'All the word calls the north a highland and the south a lowland. For the worlds of darkness lie in the lowlands of the South....Whose dwelleth in the North is light of colour but those who live in the lowlands are black and their appearance is ugly like demons.'

Pinned down to detail, the Mandaean priests produced a hotch potch of legend and tradition, but the Mountain of the Maddai always figured in their accounts. When I pressed for information as to its whereabouts, answers differed. Some thought it must be identical with Mshunia Kushta, that ideal world which corresponds to our own. Others were more precise. 'It is, I think, in Iran, for Madia is in Iran.' One priest ventured, 'Some say the Tura d Maddai is in Turkestan, and I have heard that the Arabs call it Jebel Tai.' Significant was the remark of another Subbi when speaking of baptism: 'the Subba of old time were with the Persians in a place where there were springs which were hot in winter and cold in summer.' The Mountain of the Mandai described in one of the legends has an equable climate and hot springs. Less direct evidence is furnished by the references, so common in the texts, to 'black water' which 'burns like fire'. This can be nothing else but the black oil seepages and outcrops of burning oil and gas so common in oil-bearing districts.

Oddly enough, the priests do not place the creation of man in the north. Adam, the First Man, they say, was in Serandib (Ceylon). Still more inexplicable is the assertion that the Egyptians were co-religionists, and that the original ancestors of the Mandaean race went from Egypt to the Tura d Madai. Yearly, a ritual meal is eaten in memory of the Egyptian hosts who perished in the waters when following the wicked Jews. This story must come through some Israelitish source, and one is inclined to wonder if that portion of the Israelites who were taken captive by Sargon were in truth settled near the Caspian, converted to Mazdaism, and merged into the people of the district, as some have suggested.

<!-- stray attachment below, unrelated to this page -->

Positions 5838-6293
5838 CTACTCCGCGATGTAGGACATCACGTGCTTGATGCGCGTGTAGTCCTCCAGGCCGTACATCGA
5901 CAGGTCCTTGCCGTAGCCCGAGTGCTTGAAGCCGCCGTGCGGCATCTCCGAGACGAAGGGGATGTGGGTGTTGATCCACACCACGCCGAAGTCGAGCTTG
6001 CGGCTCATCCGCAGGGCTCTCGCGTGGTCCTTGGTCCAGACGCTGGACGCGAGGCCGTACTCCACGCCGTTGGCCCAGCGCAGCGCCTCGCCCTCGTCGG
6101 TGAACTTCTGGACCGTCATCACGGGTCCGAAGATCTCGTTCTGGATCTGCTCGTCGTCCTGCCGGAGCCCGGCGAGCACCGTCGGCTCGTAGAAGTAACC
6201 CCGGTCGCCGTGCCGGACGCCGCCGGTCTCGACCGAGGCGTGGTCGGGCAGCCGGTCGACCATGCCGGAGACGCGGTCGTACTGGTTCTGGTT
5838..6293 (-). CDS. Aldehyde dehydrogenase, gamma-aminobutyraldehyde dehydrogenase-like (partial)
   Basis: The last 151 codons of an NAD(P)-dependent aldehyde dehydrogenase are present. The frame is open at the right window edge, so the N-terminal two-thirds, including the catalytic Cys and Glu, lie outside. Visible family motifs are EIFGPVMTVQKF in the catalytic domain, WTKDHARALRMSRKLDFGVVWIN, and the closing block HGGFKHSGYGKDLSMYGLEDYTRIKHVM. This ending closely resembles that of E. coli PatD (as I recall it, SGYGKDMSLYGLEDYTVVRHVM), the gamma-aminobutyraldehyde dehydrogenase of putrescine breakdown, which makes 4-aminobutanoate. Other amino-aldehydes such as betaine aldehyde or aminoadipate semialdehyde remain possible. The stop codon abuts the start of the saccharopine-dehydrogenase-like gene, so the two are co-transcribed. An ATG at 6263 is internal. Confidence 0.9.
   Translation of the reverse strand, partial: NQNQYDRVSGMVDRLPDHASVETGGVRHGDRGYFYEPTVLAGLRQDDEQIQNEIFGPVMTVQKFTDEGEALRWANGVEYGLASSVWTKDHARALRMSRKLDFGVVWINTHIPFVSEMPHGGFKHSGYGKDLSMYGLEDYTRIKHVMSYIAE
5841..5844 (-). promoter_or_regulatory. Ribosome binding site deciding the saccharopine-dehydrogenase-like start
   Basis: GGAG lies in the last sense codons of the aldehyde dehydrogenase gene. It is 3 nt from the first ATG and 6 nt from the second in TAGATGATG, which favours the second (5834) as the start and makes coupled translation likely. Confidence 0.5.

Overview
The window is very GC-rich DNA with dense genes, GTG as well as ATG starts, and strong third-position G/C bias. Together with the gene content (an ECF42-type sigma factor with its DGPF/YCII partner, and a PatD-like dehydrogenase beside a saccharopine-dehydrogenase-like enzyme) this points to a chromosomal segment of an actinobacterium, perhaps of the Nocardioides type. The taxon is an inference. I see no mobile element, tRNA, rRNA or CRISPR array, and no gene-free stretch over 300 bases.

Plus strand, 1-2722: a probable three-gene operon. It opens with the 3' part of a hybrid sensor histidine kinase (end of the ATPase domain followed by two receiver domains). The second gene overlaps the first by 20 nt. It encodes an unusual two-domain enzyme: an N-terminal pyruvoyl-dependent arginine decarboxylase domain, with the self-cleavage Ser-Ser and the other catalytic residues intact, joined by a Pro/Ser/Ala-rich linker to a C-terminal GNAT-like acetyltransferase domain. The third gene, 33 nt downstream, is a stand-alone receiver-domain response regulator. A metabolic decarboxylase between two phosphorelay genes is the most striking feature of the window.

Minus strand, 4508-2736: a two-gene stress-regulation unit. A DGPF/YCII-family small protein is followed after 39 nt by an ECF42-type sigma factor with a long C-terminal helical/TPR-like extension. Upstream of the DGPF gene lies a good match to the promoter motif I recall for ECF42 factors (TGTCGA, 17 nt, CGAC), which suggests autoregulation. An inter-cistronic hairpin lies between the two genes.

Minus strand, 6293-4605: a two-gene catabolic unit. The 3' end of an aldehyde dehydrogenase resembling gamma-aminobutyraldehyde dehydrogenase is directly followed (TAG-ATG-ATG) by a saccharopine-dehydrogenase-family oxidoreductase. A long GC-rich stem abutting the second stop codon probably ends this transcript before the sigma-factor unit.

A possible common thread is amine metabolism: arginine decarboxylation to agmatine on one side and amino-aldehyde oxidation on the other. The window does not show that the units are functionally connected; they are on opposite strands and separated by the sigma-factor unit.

However, legend, tradition, and the Haran Gawaitha point all in one direction, namely, that at one time a community whose beliefs approximated to those held by the Mandaeans, inhabited a mountainous country to the north, that this country stood in some relation to Harran, that a sect in Jerusalem which afterwards emigrated to the south were of the same faith, and that Maddai or Mandai originally had no reference to religion. Further, it appears not only from the narrative of the Haran Gawaitha but, as I shall show in this book, from all the cults and the ideas which underlie them, that the faith held by all these people was in fact closely related to Mazdaism, or to early Zoroastrianism, as well as to some ancient Babylonian cults.

I now approach, with some diffidence, a series of philological and historical coincidences. What does 'Madai' or 'Mandai' mean? In the extract from the Haran Gawaitha quoted above, the expression 'they built mandis and dwelt' is used. To-day, the ordinary cult-hut, called in the literary language mashkhana (dwelling), is known in ratna (colloquial modern Mandaean) as the 'mandi'. In the roll 'Sharh d Parwanaia' (D.C. 24) the cult-hut is called the manda. Priests explain, 'the word is Persian and means a dwelling'. The word occurs again in a compound from in the term mandilta (mand-ilta), the name of the curious triple betyl erected in the courtyard of a house where a member of the familly has died, the meaning here being obviously 'dwelling-of-the-spirit', or 'dwelling-of-the-god'.

Now on the strength of similarities of religious phraseology in Syriac and Aramaic, 'Manda d Hiia' has hitherto been translated 'knowledge of life', i.e. gnosis; and by analogy, 'Mandai' as 'gnostics'. As Prof. Pallis has already pointed out, the form would be an imported one. The word for 'knowledge' in Mandaean literature is madita, yadutha, madda or madihtha, and nowhere is the n imported into any form of the verb 'ada, 'to know'. Why is this? Moreover, when separated from the name 'Manda d Hiia' the translation as 'knowledge' or 'gnosis' becomes a little strained, as in the sentence:

'Thou (Manda d Hiia) art... the great Tree which is all mandia' (plural)'. The Tree is a common religious symbol in Mandaean books for Divine Life, and the souls of Mandaeans are not seldom represented as birds, taking refuge in the shelter of a Vine, or Tree, against the tempests of the world. Here, to translate the word mandia by 'dwellings' or 'shelters' would make sense.

There was actually a district known as Manda in late Babylonian times; Winckler in Untersuchungen zur altorientalischen Geschichte 1889, p.112, places this 'Manda', 'am kaspischen Meere und oestlich davon'. Nevertheless, the whereabouts of the province is not certain. About 553 b.c. (see the Cambridge Ancient History, vol. iii, p. 220), the god Marduk, appearing to Nabonidus in a dream, bade him restore the ancient and famous moon-temple of Harran. The king urged that it was still in the hands of the Umman-Manda, and asked how could a Babylonian king-

'interfere with their share of the spoil obtained by Cyaxares? The god answered that the Umman-Manda were dead or scattered, for in the third year of Nabonidus, Cyrus, the king of Anzan, had defeated them, carried Ishtumegu (Astyages) into captivity and had spoiled their city of Ecbatana.'